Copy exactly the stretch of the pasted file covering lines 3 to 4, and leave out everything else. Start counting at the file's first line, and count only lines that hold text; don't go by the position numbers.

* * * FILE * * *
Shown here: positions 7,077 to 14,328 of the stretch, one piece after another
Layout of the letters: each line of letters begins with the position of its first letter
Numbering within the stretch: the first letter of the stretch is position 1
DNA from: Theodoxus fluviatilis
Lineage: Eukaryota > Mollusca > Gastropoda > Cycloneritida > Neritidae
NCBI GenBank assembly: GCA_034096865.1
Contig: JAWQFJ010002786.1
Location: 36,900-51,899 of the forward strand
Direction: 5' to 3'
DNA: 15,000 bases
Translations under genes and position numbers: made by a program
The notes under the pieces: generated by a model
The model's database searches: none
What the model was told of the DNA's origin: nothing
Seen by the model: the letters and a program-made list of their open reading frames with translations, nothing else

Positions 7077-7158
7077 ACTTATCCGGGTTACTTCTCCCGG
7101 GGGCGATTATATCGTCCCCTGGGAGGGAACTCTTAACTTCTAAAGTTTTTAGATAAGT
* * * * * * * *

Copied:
Numbering within the stretch: the first letter of the stretch is position 1
DNA from: Theodoxus fluviatilis